I run the company of which I am the founder and I owe so much of what we have achieved to Jozi’s spirit of networking and connectedness. There is a hustle and bustle in this city. There is a pace to this place. There is a vibe that a young entrepreneur, like myself, needs. It is the wave that carries the dreamers, the seekers and the brave and connects us to helping hands and ideas. I believe it is the same pulse that carried people to this mining capital when it first became. It still has the buzz of opportunity and life force.

As the world is changing rapidly, and we don’t know how to best equip and educate children for the world to come, I believe (and have written) that children will create and forge futures we can’t even imagine. I believe Joburg is the place to be. Entrepreneurship is contagious.

  • Beauty and weather

This may be a preference point but I think Johannesburg is breathtakingly beautiful. Sunset never fails to surprise me: the horizon often ablaze with bold and dramatic colour. There is very little wind and mostly crisp blue skies, which make mornings really pop in Gauteng. It gives the day a sense of optimism and hope.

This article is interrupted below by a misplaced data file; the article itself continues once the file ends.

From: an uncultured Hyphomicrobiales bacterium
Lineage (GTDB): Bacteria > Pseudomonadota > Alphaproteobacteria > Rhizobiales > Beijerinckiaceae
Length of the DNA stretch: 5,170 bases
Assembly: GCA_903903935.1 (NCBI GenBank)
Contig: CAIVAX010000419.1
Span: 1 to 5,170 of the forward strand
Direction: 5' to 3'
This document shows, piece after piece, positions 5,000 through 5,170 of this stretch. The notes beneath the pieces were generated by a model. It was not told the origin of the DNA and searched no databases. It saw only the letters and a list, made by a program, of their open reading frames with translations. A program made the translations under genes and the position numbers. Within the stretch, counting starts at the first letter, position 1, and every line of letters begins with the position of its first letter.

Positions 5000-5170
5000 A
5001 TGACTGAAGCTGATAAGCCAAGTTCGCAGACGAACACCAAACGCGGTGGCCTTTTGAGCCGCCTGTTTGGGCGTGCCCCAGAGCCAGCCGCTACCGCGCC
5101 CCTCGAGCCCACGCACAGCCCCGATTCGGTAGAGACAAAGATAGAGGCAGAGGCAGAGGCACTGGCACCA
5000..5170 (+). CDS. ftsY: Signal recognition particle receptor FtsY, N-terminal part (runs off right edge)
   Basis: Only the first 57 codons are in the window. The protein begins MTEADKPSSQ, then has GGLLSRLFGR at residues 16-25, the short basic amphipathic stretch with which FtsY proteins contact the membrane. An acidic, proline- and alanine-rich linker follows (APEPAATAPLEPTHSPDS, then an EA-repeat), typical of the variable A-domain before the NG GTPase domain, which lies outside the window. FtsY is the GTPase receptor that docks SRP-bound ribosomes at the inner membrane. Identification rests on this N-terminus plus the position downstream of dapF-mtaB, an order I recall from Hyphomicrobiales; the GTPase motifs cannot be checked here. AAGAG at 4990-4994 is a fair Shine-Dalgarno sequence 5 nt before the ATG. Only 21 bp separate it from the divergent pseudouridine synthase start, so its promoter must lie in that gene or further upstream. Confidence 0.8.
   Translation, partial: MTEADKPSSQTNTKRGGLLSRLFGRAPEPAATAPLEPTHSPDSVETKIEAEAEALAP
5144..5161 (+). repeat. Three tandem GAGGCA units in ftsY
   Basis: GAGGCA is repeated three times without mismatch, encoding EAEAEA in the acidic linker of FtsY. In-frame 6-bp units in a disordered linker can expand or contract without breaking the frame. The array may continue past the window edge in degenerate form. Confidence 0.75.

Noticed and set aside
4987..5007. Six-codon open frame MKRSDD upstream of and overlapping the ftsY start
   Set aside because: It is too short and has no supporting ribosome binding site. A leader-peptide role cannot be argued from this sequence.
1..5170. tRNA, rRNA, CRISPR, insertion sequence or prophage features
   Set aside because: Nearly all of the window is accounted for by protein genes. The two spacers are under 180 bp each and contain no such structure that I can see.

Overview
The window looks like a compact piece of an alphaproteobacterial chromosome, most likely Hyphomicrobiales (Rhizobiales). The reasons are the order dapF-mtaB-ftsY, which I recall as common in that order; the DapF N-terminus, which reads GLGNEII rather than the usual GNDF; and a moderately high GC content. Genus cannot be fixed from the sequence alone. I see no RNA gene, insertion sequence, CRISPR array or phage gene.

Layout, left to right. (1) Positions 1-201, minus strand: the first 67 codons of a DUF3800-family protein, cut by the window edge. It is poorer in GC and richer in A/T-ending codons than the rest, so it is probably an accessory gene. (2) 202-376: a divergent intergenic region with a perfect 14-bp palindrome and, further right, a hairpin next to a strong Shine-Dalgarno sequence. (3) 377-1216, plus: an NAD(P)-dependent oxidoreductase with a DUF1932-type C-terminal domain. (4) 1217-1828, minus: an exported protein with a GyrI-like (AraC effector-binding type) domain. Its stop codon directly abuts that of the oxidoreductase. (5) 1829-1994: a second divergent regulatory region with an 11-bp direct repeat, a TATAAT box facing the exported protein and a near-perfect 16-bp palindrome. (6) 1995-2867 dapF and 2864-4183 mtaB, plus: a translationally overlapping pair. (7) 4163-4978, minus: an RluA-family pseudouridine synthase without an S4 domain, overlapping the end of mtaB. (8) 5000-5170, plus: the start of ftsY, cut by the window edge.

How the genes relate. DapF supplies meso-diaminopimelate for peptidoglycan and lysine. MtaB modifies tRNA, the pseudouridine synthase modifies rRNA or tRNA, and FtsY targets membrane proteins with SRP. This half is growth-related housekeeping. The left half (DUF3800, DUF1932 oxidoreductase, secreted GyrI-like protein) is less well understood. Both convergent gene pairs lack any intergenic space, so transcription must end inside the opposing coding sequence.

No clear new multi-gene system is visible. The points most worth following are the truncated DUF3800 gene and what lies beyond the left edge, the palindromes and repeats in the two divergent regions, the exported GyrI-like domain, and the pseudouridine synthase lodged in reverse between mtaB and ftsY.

It is the world’s largest man made forest. This site states that there are 6 million trees in Joburg. Most suburban car journeys (yeah, the highways are dreary) include zipping through a leafy, green, thick tunnel in a tree lined street, with shadows casting beautiful patterns on the road. A trip up to any high vantage point reveals a sea of green.